Genre categories began to emerge, and mass-market book covers reflected those categories. Mass-market paperbacks had an impact on slick and pulp magazines. The market for cheap magazines diminished when buyers began to buy cheap books instead. Authors also found themselves abandoning magazines and writing for the paperback market. The leading paperback publishers often hired experienced pulp magazine cover artists, including Rudolph Belarski and Earle K. Bergey, who helped create the look and feel of paperbacks and set an appealing visual standard that continues to this day. Scores of well-known authors were published in paperback, including Arthur Miller and John Steinbeck.
World War II brought both new technology and a wide readership of men and women now in the military or employed as shift workers; paperbacks were cheap, readily available, and easily carried. Furthermore, people found that restrictions on travel gave them time to read more paperbacks. Four-color printing and lamination developed for military maps made the paperback cover eye catching and kept ink from running as people handled the book. A revolving metal rack, designed to display a wide variety of paperbacks in a small space, found its way into drugstores, dimestores, and markets.
US paperbacks quickly entered the Canadian market. Canadian mass-market paperback initiatives in the 1940s included White Circle Books, a subsidiary of Collins (UK); it was fairly successful but was soon outstripped by the success of Harlequin which began in 1949 and, after a few years of publishing undistinguished novels, focused on the romance genre and became one of the world's largest publishers.
McClelland and Stewart entered the Canadian mass-market book trade in the early 1960s, with its "Canadian best seller library" series, at a time when Canadian literary culture was beginning to be popularized, and a call for a Canadian author identity was discussed by the Canadian people.
Paperbacks include inexpensive mass-market paperbacks, in the standard "pocketbook" format. These are generally printed on low quality paper, which will discolor and disintegrate over a period of decades. More expensive "trade paperbacks" in larger formats are printed on quality paper such as acid-free paper.
A mass-market paperback is a small, usually non-illustrated, and inexpensive bookbinding format. They are commonly released after the hardback edition, and often sold in non-traditional bookselling locations such as airports, drug stores, and supermarkets, as well as in traditional bookstores. Many titles, especially in genre fiction, have their first editions in paperback and never receive a hardcover printing. This is particularly true of first novels by new authors.
Business practices by publishers and booksellers also differentiate mass-market paperbacks from hardbacks. When booksellers note that particular books are not selling, they may return them to the publisher for a refund or credit on future orders. However, in the case of mass-market paperbacks, this return usually means stripping the front cover, and returning only the cover for credit, while the remainder of the book is "pulped" (recycled). The copyright page often carries a warning that anyone who buys a book missing its front cover should assume that the publisher has received no payment and the author has received no royalties for that copy.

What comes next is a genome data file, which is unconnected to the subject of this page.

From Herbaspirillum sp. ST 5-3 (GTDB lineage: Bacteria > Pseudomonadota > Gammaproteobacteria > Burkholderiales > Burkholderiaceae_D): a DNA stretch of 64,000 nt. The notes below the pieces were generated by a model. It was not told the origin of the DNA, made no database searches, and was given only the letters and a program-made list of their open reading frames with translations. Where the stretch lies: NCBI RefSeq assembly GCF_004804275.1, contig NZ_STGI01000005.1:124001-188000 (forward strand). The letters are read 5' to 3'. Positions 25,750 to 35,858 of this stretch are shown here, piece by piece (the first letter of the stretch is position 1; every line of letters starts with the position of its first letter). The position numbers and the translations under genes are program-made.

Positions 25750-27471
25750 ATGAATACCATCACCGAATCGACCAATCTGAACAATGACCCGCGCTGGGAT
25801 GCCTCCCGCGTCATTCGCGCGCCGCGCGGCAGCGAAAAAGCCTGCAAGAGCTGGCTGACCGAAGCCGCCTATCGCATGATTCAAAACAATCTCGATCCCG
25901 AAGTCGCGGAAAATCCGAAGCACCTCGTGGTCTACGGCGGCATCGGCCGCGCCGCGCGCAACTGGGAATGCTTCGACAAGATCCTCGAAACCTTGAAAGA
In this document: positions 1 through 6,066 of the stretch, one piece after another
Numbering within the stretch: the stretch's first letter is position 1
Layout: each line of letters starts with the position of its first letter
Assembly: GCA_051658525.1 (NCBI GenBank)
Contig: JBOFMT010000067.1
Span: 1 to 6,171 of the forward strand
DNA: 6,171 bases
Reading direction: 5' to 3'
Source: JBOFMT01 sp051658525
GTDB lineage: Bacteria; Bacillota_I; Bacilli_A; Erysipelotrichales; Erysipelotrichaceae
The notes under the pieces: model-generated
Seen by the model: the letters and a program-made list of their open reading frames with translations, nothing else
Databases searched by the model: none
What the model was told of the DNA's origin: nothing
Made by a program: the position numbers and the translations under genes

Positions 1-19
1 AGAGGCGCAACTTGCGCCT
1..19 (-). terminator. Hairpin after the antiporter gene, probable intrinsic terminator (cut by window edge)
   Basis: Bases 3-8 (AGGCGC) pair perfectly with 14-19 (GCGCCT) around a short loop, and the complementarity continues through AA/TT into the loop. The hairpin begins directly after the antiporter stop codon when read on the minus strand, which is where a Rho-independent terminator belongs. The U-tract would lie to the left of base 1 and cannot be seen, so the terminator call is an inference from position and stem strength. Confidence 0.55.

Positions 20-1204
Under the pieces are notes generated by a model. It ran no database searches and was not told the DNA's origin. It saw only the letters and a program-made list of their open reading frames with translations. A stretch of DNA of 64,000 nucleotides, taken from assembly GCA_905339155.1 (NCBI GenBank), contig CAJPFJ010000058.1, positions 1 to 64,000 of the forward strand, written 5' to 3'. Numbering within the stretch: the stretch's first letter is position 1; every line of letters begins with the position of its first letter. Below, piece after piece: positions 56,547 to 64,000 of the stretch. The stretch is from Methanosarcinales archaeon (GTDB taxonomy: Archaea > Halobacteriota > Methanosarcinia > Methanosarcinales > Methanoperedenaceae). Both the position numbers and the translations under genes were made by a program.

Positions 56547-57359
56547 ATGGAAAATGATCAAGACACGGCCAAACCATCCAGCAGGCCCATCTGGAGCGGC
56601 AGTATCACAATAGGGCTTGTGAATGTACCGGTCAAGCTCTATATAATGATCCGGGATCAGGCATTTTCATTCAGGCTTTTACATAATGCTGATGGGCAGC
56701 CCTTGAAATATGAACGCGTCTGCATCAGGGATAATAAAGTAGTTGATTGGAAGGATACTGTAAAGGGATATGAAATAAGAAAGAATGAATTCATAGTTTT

The mass-market paperbacks sold in airport newsstands have given rise to the vaguely defined literary genre of the "airport novel", bought by travelers to read during their potentially long hours of sitting and waiting. Mass-market paperbacks also have offered collections of comic strips and magazine cartoon series, such as Ernie Bushmiller's Nancy and Chon Day's Brother Sebastian.
A trade paperback, sometimes referred to as a "trade paper edition" or just "trades", is a standard-sized or large-sized paperback book. If it is a softcover edition of a previous hardcover edition, and if published by the same publishing house as the hardcover, the text pages are normally identical to the text pages in the hardcover edition, and the book is essentially the same size as the hardcover edition. Significantly, the pagination is the same so that references to the text will be unchanged: this is particularly important for reviewers and scholars. The only difference is the soft binding; the quality of the paper is usually higher than that of a mass-market paperback.
Trade paperbacks are typically priced less than hardcover books and higher than mass-market paperbacks. Virtually all advance copies sent for promotional and review purposes are issued in trade paperback format.
Trade paperbacks are often used to reprint several issues of a comic series in one volume, usually an important storyline or the entire series itself, and the name "trade paperback" has become synonymous with a collection of reprinted material. Graphic novels may also be printed in trade paperback form. Publishers sometimes release popular collections first in a hardback form, followed by a trade paperback months later. Examples include Marvel Comics' Secret War and DC Comics' Watchmen among many others.
|Look up paperback, softcover, or softback in Wiktionary, the free dictionary.|